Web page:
By Su Reid-St. John
Soil, plants, sun, and water—that’s all you really need to grow a garden. But I’ve found there are some tools that can make gardening, already one of my favorite pastimes, even easier and more enjoyable. Here are five I love, each of which (happily for my wallet) costs less than $25 and would make a wonderful surprise for the gardener in your life — even if that happens to be yourself.
A rain gauge.
Somehow the local weather station’s rain report never quite matches up with what seems to fall on my garden, which is one reason I love my rain gauge. It tells me exactly how much moisture Mother Nature has gifted my veggies and herbs—and how much I’ll need to add myself to equal that inch or two of water they need every week. I keep my gauge in the middle of one of my 4×8 raised beds and check it every morning, just in case I slept through an overnight drizzle.
A 1-touch watering nozzle.
Of course, there are weeks during which the rain gauge remains empty and dry, so I end up spending some quality time with the hose. After wrangling with a trigger-style nozzle for a number of years, I recently discovered the wonders of a 1-touch watering nozzle. Instead of having to hold the handle down, I simply flip the little lever with my thumb and voila! A steady stream of water. When the plants have had enough, a second flip turns the water off. Brilliant. You can get these with a dozen different spray options, but the only ones I use are “shower” and “stream.” The “shower” setting is the perfect combo of gentle and thorough; I use this setting for most watering. The “stream” setting sends a jet flying quite a distance—just the thing for the blueberry and pomegranate bushes our hose can’t quite reach.
A compost thermometer.
It wasn’t long after my husband discovered I’d used his favorite meat thermometer to measure the temperature of a curing bale of straw that I ordered a compost thermometer. This gadget not only makes it easy to tell when my bale is fully conditioned, but it also tells me if the compost pile is still cooking—or ready to take its place in the garden. Bonus: It’s longer than the oven thermometer, so it goes more deeply into the bale or pile to give a more accurate reading. And, of course, my husband is a lot happier. After all, who wants to measure the temperature of roast chicken with a gadget that’s been sitting in a pile of aging leaves?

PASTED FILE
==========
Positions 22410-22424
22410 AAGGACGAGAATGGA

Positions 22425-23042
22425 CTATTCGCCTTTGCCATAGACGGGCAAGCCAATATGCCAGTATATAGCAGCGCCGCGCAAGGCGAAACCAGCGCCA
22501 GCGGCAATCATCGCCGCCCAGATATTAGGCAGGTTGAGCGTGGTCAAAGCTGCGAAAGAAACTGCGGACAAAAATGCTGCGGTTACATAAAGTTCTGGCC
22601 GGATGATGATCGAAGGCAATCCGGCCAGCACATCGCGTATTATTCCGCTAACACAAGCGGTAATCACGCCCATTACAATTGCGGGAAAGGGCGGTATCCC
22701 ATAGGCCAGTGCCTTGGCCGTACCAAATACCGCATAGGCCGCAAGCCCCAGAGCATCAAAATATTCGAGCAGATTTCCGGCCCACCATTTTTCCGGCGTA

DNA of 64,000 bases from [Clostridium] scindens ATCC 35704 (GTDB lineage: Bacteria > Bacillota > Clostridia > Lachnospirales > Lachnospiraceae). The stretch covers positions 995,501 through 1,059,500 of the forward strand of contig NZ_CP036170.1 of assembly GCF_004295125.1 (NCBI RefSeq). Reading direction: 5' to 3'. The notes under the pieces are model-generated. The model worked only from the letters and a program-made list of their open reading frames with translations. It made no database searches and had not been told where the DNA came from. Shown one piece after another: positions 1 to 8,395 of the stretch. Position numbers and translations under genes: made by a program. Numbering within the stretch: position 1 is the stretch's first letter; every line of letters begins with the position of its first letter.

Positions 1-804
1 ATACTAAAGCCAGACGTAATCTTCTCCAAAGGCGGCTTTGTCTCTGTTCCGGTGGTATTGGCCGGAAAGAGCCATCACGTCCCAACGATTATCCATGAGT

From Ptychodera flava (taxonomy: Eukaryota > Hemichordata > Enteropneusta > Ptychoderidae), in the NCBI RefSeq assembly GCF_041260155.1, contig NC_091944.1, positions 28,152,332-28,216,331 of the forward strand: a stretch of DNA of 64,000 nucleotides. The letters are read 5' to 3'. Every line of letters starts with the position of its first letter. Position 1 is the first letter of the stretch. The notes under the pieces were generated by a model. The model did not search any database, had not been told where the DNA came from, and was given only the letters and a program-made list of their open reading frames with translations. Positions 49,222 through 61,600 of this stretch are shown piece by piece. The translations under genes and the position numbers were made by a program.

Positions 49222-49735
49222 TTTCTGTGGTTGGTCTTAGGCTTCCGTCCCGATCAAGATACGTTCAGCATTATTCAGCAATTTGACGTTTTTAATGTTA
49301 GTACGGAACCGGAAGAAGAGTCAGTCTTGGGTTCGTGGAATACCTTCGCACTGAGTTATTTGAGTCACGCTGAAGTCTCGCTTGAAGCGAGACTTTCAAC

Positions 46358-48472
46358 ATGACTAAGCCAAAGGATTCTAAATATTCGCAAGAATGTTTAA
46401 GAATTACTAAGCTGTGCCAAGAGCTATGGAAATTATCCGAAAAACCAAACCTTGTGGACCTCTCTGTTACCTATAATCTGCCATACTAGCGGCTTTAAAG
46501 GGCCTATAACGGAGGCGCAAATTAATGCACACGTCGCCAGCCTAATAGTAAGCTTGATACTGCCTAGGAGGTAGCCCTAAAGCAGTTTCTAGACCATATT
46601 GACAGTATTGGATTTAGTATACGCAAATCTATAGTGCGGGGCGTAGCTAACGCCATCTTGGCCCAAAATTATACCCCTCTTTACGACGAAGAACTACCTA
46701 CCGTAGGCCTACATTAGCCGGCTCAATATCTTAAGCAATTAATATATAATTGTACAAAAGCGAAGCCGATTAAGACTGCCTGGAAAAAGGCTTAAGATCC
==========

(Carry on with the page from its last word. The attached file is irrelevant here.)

A soil knife.
In terms of handy garden tools, my hands-down favorite is my soil knife. With its serrated blade and indented side, it serves beautifully as a planting trowel, a weed-cutting knife, a matted-root hacker, a handy way to dig out plants that need to be relocated or divided, even a tool for prying rocks out of the ground. (It’s also just the thing for scraping the soil off the edges of my raised beds so they look a little neater.) And given my habit of tossing it on the ground and forgetting about it, having one with a brightly colored handle is a real bonus. If you want to spend a little more, you can get soil knives with protective sheathes, notches for cutting twine, even depth markings to make it easy to measure as you dig.
A sun calculator.
Like many gardeners, my eyes are bigger than my garden. I have a tendency to bring home more plants than I have room for in my raised beds, so the trick is always figuring out where else I might put them. Does that spot over by the corner of the carport get enough sun to support, for example, that ray-hogging tomato I just adopted? To find out, I turn to my sun calculator. I just plunk it in the ground and it measures the amount of light that particular area gets throughout the day. It’s also handy as the seasons change and the sun drops lower in the sky, since the parts of my yard that boast “full sun” in July can’t always say the same in the long shadows of November. In the same vein, a spot that stays shady in summer may become much sunnier as leaves fall and cool weather sets in, allowing for a fantastic fall garden. It’s quite a handy way to maximize your growing space, so you can bring even more plants into your life. And really, what’s better than that?